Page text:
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Platforms: How Change in Industry is Driving Change in Strategy

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Presentation at MIT Platform Summit on how economic change in the Internet era parallels change in the Industrial era, but for the opposite reason. This inverts marketing, operations, finance, IT, strategy and innovation.

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Platforms: How Change in Industry is Driving Change in Strategy

  1. 1. Barcelona, Spain • October 29-31, 2015 © 2015 Parker & Van AlstyneTwitter: @InfoEcon :: marshall@mit.edu :: PlatformEconomics.com Marshall Van Alstyne Boston University & MIT marshall@mit.edu InfoEcon@twitter.com Platform Shift: How New Biz Models Are Changing the Shape of Industry MIT Leading Disruption Nov 18, 2015
  2. 2. 2© 2015 Parker & Van AlstyneTwitter: @InfoEcon :: marshall@mit.edu :: PlatformEconomics.com The transition to Internet era firms resembles the transition to industrial era firms … but for different reasons @InfoEcon
  3. 3. 3© 2015 Parker & Van AlstyneTwitter: @InfoEcon :: marshall@mit.edu :: PlatformEconomics.com InterBrand: Global Brands @InfoEcon
  4. 4. 4© 2015 Parker & Van AlstyneTwitter: @InfoEcon :: marshall@mit.edu :: PlatformEconomics.com Dominated by Platforms @InfoEcon
  5. 5. 5© 2015 Parker & Van AlstyneTwitter: @InfoEcon :: marshall@mit.edu :: PlatformEconomics.com Platform Firms Becoming More Important in Economy 3 of top 5 firms in 2015 by market cap. FIRM MARKET CAP Apple 627 Exxon Mobile 385 Microsoft 377 Berkshire Hathaway 357 Google 344 @InfoEcon FIRM MARKET CAP Apple 635 Google 500 Microsoft 424 Exxon Mobile 333 Berkshire Hathaway 328
  6. 6. 6© 2015 Parker & Van AlstyneTwitter: @InfoEcon :: marshall@mit.edu :: PlatformEconomics.com Platform Firms Becoming More Important in Economy % of top 20 firms by market cap since 2001 Percentage of Platform Firms weighted by MKT CAP (2001-2014) 35% 30% 25% 20% 15% 10% 5% 0% 2001 2002 2003 2004 2005 2006 2007 2008 2009 2010 2011 2012 2014 MKTCAPWeightedPlatform Firms @InfoEcon
  7. 7. 7© 2015 Parker & Van AlstyneTwitter: @InfoEcon :: marshall@mit.edu :: PlatformEconomics.com InterBrand: Global Brands @InfoEcon
  8. 8. 8© 2015 Parker, Van Alstyne & ChoudaryTwitter: @InfoEcon :: marshall@mit.edu :: PlatformEconomics.com Nike Builds a Biz Platform
  9. 9. 9
  10. 10. 10 1. Enumerate embeddable features: salty, citrus, sour, toasted, … 2. Get consumer preferences 3. Match to best recipes 4. Mix new combinations, help users create & upload, allow ratings, build a community How would you create a platform around spice? © 2015 Parker, Van Alstyne & ChoudaryTwitter: @InfoEcon :: marshall@mit.edu :: PlatformEconomics.com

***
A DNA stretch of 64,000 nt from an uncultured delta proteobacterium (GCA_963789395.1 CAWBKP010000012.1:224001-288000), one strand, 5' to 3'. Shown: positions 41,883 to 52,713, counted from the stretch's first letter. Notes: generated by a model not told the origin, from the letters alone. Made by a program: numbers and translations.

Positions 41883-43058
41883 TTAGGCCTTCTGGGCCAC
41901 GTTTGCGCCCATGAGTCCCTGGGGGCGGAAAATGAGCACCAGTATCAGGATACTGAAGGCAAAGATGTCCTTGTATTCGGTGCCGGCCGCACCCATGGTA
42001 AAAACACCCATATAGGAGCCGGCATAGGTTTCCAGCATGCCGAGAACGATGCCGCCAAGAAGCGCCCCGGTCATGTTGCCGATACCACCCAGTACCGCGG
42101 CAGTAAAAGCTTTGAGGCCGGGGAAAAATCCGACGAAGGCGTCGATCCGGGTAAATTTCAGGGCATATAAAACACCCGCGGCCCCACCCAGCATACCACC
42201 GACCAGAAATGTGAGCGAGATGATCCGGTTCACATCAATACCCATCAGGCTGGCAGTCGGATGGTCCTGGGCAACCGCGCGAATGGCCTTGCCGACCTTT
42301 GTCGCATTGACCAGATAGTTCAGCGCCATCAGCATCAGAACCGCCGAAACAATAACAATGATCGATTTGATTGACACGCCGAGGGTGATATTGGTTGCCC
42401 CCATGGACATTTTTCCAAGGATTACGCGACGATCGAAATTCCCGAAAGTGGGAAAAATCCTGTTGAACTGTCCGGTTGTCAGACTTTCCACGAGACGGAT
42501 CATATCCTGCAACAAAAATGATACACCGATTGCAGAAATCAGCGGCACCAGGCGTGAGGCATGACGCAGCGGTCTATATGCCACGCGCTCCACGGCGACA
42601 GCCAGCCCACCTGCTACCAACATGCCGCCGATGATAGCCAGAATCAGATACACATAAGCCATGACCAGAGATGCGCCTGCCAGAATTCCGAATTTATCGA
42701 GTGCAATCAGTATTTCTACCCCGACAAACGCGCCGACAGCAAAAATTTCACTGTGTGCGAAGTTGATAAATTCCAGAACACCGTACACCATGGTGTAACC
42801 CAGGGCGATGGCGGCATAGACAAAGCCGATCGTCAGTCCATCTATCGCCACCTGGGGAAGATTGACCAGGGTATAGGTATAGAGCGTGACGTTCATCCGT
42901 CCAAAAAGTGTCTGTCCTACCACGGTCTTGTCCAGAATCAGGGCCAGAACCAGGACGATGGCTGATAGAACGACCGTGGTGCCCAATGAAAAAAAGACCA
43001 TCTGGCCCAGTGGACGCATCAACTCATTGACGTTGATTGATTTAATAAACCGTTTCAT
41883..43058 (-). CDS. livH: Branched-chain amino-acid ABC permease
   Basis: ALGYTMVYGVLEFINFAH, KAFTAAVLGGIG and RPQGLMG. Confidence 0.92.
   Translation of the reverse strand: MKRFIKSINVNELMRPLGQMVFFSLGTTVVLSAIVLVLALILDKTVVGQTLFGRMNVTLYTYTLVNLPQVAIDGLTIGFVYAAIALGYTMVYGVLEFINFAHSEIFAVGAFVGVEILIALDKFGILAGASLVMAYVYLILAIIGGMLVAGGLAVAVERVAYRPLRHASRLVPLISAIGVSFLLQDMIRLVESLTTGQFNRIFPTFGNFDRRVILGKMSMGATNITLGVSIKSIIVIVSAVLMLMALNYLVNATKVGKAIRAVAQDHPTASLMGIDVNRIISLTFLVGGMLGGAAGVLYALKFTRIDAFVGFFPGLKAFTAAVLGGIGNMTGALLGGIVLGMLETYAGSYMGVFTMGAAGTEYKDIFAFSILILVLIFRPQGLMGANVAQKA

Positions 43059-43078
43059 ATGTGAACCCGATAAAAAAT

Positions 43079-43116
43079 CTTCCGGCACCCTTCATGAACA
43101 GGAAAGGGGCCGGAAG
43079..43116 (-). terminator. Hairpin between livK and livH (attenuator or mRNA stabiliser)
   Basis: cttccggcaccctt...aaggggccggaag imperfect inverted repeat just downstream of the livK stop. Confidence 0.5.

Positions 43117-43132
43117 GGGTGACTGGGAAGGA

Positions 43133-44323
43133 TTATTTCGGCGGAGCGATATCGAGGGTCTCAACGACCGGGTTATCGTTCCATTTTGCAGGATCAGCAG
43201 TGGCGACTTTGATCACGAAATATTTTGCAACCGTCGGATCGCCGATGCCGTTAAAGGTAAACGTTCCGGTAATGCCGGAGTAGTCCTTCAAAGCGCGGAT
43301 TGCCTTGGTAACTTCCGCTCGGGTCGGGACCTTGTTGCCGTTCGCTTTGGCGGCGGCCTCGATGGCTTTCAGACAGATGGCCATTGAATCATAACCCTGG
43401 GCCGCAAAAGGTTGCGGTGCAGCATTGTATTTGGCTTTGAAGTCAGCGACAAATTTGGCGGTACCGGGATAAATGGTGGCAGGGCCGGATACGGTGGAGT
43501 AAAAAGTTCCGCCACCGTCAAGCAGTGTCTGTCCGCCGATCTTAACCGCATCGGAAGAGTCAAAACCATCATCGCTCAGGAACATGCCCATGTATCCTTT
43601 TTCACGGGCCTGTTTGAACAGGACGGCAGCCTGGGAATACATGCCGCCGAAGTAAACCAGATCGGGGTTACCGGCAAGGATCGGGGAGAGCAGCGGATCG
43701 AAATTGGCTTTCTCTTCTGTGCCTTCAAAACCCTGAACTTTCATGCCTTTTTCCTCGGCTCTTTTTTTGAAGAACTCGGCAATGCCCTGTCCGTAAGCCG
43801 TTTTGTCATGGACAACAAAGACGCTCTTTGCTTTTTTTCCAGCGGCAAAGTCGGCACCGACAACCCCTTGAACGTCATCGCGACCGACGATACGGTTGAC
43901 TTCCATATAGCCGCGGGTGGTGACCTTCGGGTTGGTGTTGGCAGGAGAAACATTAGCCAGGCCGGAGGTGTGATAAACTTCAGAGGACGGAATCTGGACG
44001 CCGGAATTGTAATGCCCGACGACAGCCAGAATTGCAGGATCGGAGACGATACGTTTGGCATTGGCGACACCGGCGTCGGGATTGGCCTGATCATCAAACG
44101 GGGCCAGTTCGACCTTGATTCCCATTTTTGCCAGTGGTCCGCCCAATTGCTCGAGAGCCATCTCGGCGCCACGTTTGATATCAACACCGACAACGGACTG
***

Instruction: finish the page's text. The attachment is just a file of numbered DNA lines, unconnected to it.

11. 11. 11 Create a whole geometry of flavor combinations
  12. 12. 12© 2015 Parker & Van AlstyneTwitter: @InfoEcon :: marshall@mit.edu :: PlatformEconomics.com The Product Business Model is Broken © 2015 Parker & Van AlstyneTwitter: @InfoEcon :: marshall@mit.edu :: PlatformEconomics.com @InfoEcon
  13. 13. 13© 2015 Parker & Van AlstyneTwitter: @InfoEcon :: marshall@mit.edu :: PlatformEconomics.com The Product Business Model is Broken In 2009, BlackBerry had nearly 50% market share in U.S. mobile, according to IDC. In 2013: 2.1% 2008 2009 2010 2011 2012 2013 50% 40% 30% 20% 10% 0% @InfoEcon
  14. 14. 14© 2015 Parker & Van AlstyneTwitter: @InfoEcon :: marshall@mit.edu :: PlatformEconomics.com 1980-2000 Microsoft Platform Beats Apple Product Apple launched the PC revolution but Microsoft licensed widely, built a huge developer ecosystem, 6X larger. @InfoEcon
  15. 15. 15© 2015 Parker, Van Alstyne & ChoudaryTwitter: @InfoEcon :: marshall@mit.edu :: PlatformEconomics.com How are these Related? Each Side Attracts More of the Other eBay Buyers Uber Riders Xbox Gamers Amex CardHolders Aga Khan Patients YouTube Viewers AirBnb Renters Tesla Car Drivers Mechanical Turk Jobs LinkedIn Job Seekers Upwork Freelancers Android Users eBay Sellers Uber Drivers Xbox Developers Amex Merchants Aga Khan Doctors YouTube Videographers AirBnb Rooms Tesla Charge Stations Mechanical Turk Laborers LinkedIn Job Listings Upwork Project Listings Android Developers
  16. 16. 16© 2015 Parker & Van AlstyneTwitter: @InfoEcon :: marshall@mit.edu :: PlatformEconomics.com Network Effects: Users create value for Users Source: Albert Cañigueral “Platforms are Eating the World” slideshare.net @InfoEcon
  17. 17. The giants of the Internet era resemble those of the Industrial era but for the opposite reason. © 2015 Parker & Van AlstyneTwitter: @InfoEcon :: marshall@mit.edu :: PlatformEconomics.com @InfoEcon
  18. 18. 18© 2015 Parker & Van AlstyneTwitter: @InfoEcon :: marshall@mit.edu :: PlatformEconomics.com Giants of Supply Side Economies of scale Electric Dynamo 1893 Ford Model T 1908 Standard Oil 1909 Acklam Ironworks 1924 Vanderbilt Colossus of (Rail) Roads @InfoEcon
  19. 19. 19© 2015 Parker & Van AlstyneTwitter: @InfoEcon :: marshall@mit.edu :: PlatformEconomics.com Giants of Demand Side Economies of scale Social Networks Windows OS Mobile Merchant Mkts @InfoEcon
  20. 20. 20© 2015 Parker, Van Alstyne & ChoudaryTwitter: @InfoEcon :: marshall@mit.edu :: PlatformEconomics.com $1B+ Platforms by Region Source: P. Evans, CGE; CB Insights, Capital IQ, CrunchBase, 2015 Private Public North America Asia Europe Africa & L. AmericaNorth America Europe Africa & Latin America Asia North America has more platform firms than anywhere else in the world. China, with a large homogeneous market, is growing fast. Europe, with a more fragmented market, has less than ¼ the value of North America and is not far ahead of developing regions
  21. 21. 21© 2015 Parker & Van AlstyneTwitter: @InfoEcon :: marshall@mit.edu :: PlatformEconomics.com In any market with network effects, the focus of attention must shift from inside to outside the firm. Reason: You can’t scale network effects inside as easily as outside. @InfoEcon
  22. 22. Businesses shift from outbound messaging to inbound servicing What Changes :: Marketing © 2015 Parker & Van AlstyneTwitter: @InfoEcon :: marshall@mit.edu :: PlatformEconomics.com @InfoEcon
  23. 23. 23© 2015 Parker & Van AlstyneTwitter: @InfoEcon :: marshall@mit.edu :: PlatformEconomics.com Four Decades of Consumer Marketing 1980’s Segmentation Source: Rob Cain, CIO Coca Cola Company Single Message 1990’s Individual Targeting 2000’s Virality / Social Influence 2010’s